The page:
God often has plenty to say to us, but He is a gentleman, and He will rarely force us to listen. (I say rarely because there are times and is precedent for God to intervene, powerfully, when there is need, but it is truly rare.). In reality, it’s as was said above; it is a relationship, and that relationship must be nurtured or we will find ourselves further and further off-course, following after our own desires and forgetting what His voice sounded like.

The discipline of silence helps to redirect us away from ourselves, learning to quiet our exceptionally boisterous flesh, and tuning our ears to His voice. This can be a time of prayer where you make your requests known but spend several minutes in silence, just listening for Him to respond. It may be turning the radio off on a drive, so you can focus on a Scripture He drew to your attention that day. Or it may be quietly praying in your mind for what the Lord would have you to do in a situation, not doing something and not saying much, until the Lord responds or choosing to let a situation pass when no response is heard.

This is complimented when we regularly spend time in the Word. Without that, our spirit will whither and we will be prone to that same wandering above, more inclined to hear our own selves than the Almighty.

“Jesus said to the people who believed in Him, ‘You are truly my disciples if you remain faithful to my teachings. And you will know the truth, and the truth will set you free.’”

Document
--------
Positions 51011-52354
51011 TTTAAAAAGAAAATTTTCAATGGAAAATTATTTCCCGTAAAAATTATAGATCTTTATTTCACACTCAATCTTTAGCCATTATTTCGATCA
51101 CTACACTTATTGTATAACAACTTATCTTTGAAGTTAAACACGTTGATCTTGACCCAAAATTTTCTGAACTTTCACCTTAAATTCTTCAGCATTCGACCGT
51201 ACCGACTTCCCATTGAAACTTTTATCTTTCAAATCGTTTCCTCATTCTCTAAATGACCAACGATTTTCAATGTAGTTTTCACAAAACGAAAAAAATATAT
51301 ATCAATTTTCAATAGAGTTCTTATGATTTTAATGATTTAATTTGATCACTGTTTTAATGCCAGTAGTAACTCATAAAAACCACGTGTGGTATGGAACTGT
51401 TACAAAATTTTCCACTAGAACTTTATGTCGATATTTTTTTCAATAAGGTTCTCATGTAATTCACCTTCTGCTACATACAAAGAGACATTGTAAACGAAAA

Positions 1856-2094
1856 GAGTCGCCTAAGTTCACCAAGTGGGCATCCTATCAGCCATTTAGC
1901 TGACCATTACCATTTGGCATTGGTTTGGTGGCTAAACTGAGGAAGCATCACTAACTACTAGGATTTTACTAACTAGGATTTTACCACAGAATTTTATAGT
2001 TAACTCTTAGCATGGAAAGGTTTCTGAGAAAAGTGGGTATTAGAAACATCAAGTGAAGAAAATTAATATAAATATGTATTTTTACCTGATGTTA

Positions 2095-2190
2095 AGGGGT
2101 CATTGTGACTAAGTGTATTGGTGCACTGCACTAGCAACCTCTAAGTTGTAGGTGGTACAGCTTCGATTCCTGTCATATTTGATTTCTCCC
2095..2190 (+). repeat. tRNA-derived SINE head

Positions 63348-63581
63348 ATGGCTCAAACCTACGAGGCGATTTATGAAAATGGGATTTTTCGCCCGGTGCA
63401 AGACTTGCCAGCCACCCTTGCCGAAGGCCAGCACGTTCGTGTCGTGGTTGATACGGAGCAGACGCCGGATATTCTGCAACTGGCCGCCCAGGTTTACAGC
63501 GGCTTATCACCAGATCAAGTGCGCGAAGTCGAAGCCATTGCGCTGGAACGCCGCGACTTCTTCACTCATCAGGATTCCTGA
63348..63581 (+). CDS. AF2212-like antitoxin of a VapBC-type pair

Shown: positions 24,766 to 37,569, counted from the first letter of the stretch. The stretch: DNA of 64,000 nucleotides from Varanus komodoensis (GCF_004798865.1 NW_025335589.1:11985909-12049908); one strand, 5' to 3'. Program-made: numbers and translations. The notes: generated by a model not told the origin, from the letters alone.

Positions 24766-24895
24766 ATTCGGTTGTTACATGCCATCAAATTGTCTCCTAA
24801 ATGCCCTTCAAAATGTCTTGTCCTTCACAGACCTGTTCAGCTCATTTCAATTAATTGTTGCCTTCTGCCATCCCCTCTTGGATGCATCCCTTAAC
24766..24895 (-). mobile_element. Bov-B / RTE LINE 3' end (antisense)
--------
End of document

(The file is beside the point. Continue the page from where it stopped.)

John 8:32

Shortly after saying this, Jesus goes on to say “So if the Son sets you free, you are truly free.” (John 8:38) Later, at the final supper with His disciples, in John 14:8, Jesus reveals that He is “the way, the truth, and the life…”(emphasis mine). So then, it is not any mere truth that sets us free but Jesus Himself, and not just a knowledge of the truth, but a knowledge, a relational, life-spent-with-each-other knowledge of Jesus. In other words, without spending time getting to know Jesus and following His example, we cannot hope to be free.

Hence, it is necessary for us to take time in the discipline of silence to learn to hear His voice to invest in our relationship with Him and our ability to follow after Him.

One final note, as I’m sure I’ve caused a brief bit of confusion. This is not a work we can take credit for. This isn’t a “gold star” that God puts on some cosmic chart. Without Jesus, we would be blind to our need for Him, like a man in the desert who is so dehydrated that he thinks the sand will quench his thirst! And yet, it is something we do out of love for our Savior. In the same way that a man or woman will give their girlfriend or boyfriend, respectively, their time or a gift; in the same way, this is one of our expressions of love and gratitude for what He has done for us.

He made the absolute, ultimate sacrifice for us. Nothing we can do will ever compare, but we live our lives for Him out of love and gratitude. Like a child who uses his father’s money to buy the same father a gift, so we give to Him out of all He has given (and continues to give) to us. Praise the Lord that we don’t have to be perfect but are continually loved and nurtured back when we fail. He is so good, and we are so unworthy. Let us give up our selfishness, and endure the challenge of silence, that we may serve Him better, love Him dearly, and hear Him more clearly. And may the glory, honor, and power be His, forever and ever! Amen!

Godspeed – 1 Corinthians 15:10